Does commute duration attenuate the effect of travel mode choice on commute satisfaction?

Jonas De Vos*, Huyen T.K. Le, Maarten Kroesen

*Corresponding author for this work

Research output: Contribution to journalArticleScientificpeer-review

17 Citations (Scopus)
61 Downloads (Pure)


Many studies have found that both the chosen travel mode and travel duration have a strong effect on travel satisfaction. However, travel mode and duration are often related with each other, as active trips often have shorter durations than trips with motorized modes. As a result, the effect of travel mode choice on travel satisfaction may be attenuated by travel duration. Results from this study, using a sample of 1,430 respondents from Ghent (Belgium), indicate that commute mode and commute duration are strongly related with each other (with active trips having shorter durations than public transport trips), and that they both influence commute satisfaction. However, results from two-way ANOVAs and regression analyses indicate that duration has a stronger effect than travel mode and that the effect of travel mode is mainly moderated by duration. After controlling for duration, we only found a negative effect of car frequency on commute satisfaction. Satisfaction differences between active travelers and public transport users are mainly explained by short active trips and long public transport trips. As a result, policy measures trying to increase travel satisfaction should not focus on a modal shift away from public transport, but on decreasing (perceived) travel time of public transport trips.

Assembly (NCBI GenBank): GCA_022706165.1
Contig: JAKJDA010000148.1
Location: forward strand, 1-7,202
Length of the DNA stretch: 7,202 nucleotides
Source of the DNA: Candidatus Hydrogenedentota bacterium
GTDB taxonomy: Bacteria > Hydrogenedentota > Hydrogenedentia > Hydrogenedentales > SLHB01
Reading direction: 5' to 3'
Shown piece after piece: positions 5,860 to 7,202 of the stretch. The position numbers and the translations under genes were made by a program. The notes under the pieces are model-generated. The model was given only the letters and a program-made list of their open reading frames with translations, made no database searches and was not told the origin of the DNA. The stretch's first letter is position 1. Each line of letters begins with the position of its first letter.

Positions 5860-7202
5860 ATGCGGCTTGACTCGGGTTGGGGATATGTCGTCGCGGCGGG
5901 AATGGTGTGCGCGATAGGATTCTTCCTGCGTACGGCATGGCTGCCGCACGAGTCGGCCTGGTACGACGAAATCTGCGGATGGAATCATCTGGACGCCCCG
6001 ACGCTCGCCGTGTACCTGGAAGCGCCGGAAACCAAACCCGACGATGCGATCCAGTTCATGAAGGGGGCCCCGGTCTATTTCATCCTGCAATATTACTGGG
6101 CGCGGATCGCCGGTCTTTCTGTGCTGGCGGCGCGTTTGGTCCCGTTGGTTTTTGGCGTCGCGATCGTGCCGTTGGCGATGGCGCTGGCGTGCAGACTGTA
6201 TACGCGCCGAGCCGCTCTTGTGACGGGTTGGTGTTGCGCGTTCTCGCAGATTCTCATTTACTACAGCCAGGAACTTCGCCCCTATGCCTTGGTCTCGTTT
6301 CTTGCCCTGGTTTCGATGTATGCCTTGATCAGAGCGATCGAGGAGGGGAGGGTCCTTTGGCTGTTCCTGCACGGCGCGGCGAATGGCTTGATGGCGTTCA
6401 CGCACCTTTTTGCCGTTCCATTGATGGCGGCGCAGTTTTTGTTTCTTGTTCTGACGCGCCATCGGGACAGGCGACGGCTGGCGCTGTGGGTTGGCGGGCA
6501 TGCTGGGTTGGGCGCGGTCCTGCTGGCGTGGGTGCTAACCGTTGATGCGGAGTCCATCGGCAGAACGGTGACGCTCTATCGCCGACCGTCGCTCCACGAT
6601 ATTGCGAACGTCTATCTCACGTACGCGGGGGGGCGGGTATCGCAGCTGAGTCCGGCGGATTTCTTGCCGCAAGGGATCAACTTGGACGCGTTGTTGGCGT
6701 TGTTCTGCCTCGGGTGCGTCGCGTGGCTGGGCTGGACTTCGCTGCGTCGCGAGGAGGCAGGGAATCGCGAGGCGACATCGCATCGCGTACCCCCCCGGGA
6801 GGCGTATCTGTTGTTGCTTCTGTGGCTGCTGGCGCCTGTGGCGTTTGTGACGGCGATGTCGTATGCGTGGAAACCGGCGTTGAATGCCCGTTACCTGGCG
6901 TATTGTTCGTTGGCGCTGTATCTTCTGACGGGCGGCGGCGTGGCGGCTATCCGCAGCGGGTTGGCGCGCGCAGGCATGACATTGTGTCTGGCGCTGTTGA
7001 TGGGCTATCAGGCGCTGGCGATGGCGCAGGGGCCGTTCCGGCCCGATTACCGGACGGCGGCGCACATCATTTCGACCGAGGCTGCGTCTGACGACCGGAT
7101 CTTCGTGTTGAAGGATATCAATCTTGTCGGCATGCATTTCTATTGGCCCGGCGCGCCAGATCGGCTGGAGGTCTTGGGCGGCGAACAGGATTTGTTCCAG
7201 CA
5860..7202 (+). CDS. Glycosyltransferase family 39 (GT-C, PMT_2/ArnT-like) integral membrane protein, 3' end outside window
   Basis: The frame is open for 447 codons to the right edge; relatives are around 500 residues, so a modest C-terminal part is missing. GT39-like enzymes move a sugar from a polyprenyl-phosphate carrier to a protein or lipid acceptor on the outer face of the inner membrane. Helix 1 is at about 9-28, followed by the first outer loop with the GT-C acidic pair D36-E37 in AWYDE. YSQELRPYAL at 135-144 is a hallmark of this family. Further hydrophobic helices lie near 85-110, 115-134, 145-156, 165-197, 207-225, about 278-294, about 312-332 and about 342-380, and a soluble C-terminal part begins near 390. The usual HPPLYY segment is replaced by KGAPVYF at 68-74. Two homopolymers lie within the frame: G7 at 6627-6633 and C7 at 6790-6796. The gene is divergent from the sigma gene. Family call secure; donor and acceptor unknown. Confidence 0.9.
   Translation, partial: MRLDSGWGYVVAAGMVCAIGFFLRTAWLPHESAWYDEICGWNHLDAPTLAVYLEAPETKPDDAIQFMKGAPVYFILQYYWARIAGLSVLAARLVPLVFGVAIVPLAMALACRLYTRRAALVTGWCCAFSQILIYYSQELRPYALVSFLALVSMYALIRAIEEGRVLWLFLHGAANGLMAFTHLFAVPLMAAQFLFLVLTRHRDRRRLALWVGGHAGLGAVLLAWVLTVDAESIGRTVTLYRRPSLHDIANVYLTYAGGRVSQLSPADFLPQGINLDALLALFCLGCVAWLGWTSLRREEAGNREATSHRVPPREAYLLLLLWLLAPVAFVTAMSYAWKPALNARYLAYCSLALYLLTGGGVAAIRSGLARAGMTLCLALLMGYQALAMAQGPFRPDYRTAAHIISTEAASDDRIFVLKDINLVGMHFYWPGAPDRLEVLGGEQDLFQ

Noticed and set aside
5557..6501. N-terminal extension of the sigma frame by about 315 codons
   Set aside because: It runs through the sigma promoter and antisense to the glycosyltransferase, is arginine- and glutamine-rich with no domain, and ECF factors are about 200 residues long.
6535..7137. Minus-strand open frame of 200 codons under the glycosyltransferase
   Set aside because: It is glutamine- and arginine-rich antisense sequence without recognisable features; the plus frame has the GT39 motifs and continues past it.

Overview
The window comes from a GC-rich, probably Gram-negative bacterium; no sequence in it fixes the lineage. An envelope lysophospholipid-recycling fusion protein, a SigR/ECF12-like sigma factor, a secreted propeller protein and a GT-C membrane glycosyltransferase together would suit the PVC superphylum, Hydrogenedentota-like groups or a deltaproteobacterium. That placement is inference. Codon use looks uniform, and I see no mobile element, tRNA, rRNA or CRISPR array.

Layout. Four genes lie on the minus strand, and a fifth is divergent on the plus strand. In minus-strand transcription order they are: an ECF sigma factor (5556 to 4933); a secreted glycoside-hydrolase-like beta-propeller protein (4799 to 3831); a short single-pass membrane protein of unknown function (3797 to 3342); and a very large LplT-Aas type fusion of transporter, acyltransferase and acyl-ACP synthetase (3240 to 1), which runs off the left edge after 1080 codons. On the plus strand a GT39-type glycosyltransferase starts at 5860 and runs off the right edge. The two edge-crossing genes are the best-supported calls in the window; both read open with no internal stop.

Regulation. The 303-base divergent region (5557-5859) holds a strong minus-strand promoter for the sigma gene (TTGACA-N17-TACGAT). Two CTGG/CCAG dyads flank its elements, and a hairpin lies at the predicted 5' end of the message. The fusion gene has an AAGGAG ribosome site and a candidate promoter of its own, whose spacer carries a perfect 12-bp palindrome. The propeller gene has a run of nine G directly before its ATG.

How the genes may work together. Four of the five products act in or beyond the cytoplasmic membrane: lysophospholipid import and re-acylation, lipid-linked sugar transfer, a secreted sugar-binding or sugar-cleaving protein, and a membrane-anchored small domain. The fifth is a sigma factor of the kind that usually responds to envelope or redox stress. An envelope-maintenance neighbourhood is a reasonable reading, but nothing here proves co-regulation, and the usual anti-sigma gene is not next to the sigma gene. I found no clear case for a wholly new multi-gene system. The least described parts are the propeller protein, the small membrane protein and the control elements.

Original languageEnglish
Pages (from-to)13-21
Number of pages9
JournalTravel Behaviour and Society
Publication statusPublished - 2022


  • Commute duration
  • Commuting
  • Travel behavior
  • Travel mode
  • Travel satisfaction


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